Tuesday, November 23, 2021

Hope for the Future of Aquaculture Just as Fish Farms Are All at Sea With Compound Problems

New Design AI Assisted Seagoing Trimaran Wins Approval in Principle
Shipping News Feature

CHILE – UK – WORLDWIDE – The dreams of previous decades that aquaculture would feed the world of the future have been severely tarnished with the problems now associated with fish farms. Problems with pile up of waste, invasive parasites such as fish lice which go on to infect the indigenous marine species, can be seen from the Scottish Lochs to the Norwegian Fjords, not helped by huge fish escapes, some underhand dealings and illegal fish exchanges by some operators.

Those fish escapes have caused irreversible DNA changes in the native seagoing species whilst the build-up of effluent under the cages poisons the waters and effectively kills all life on the seabed. Now however comes a positive note with the Approval in Principle (AiP) of a new-concept offshore fish-farming vessel.

The fish-farming vessel Ocean Ark has been developed by Ocean Arks Tech of Chile (OATECH) working in conjunction with UK partner Ocean Sovereign, in accordance with ship classification society RINA Rules plus Marpol, Solas and IMO regulations. The vessel delivers a new approach to fish farming and its backers say it is set to revolutionise the industry by dramatically improving fish health, crew comfort and the industry’s image.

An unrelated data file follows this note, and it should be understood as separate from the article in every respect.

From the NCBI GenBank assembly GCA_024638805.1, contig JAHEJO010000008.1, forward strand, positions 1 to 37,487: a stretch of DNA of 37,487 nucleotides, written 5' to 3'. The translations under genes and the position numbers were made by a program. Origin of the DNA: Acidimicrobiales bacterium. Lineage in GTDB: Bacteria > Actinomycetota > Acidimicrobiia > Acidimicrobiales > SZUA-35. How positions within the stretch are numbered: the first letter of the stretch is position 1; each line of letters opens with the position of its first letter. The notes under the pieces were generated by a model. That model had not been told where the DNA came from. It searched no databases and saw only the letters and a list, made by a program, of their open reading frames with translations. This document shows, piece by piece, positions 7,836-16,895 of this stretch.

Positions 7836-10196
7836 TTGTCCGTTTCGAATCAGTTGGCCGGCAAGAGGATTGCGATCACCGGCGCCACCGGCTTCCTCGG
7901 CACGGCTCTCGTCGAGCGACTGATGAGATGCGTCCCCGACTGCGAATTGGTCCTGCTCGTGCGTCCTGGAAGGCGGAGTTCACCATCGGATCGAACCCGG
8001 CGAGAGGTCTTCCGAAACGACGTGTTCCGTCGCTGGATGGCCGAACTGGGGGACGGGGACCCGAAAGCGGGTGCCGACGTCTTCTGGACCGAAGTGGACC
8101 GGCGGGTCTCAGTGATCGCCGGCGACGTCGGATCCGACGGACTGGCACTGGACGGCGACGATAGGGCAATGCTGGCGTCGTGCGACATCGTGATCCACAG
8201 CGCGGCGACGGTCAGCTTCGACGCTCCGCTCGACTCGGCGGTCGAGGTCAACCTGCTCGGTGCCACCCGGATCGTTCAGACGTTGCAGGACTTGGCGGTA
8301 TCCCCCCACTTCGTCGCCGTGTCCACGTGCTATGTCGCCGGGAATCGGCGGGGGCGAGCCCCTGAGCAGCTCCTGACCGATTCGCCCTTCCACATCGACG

The ocean may offer the only opportunity for fish-farming to meet the nutritional needs of a growing world population. Deploying the Ocean Ark away from marine heatwaves, algae blooms and storms, three more of aquaculture’s Achilles’ heels, could produce higher quality protein and increase world fish production without increasing pressures on fish stocks and coastal habitats. RINA Marine Principal Engineer for North West Europe, Patrizio Di Francesco said:

“Sustainability is a core strategic pillar at RINA, but this is not just about reducing carbon emissions. A sustainable food production chain is also needed to supply an increasing global demand for nutrition. We believe aquaculture in the open sea is one solution that will help for the future.”

The fish-farming vessel is a self-propelled, AI-assisted, low emissions trimaran 170 metres long and 64 metres wide. Artificial intelligence and self-cleaning fish cages of copper help secure fish health and welfare. While finance is secured for several units, memoranda of understanding (MOU’s) to build the Ocean Arks are signed with a range of world-leading shipyards that include China Merchants Industry holdings, Tersan and CIMC Raffles.

With its capacity of 4,000 tonnes of biomass, this disruptive technology is designed to allow for the low-density production of healthier, higher-quality fish at lower costs than the offshore, land-based and coastal aquaculture systems now available. The Ocean Ark can operate near Asian, US and EU consumer markets for a major drop in transport emissions. Di Francesco concluded:

“This is an unusual vessel. Its AiP presents a milestone for both the fish farming industry and for the classification of ships with an unconventional design. It is an innovative approach to the sustainable harvesting of fish to help ensure food security and sovereignty and one which may revolutionise fish farming for the future.”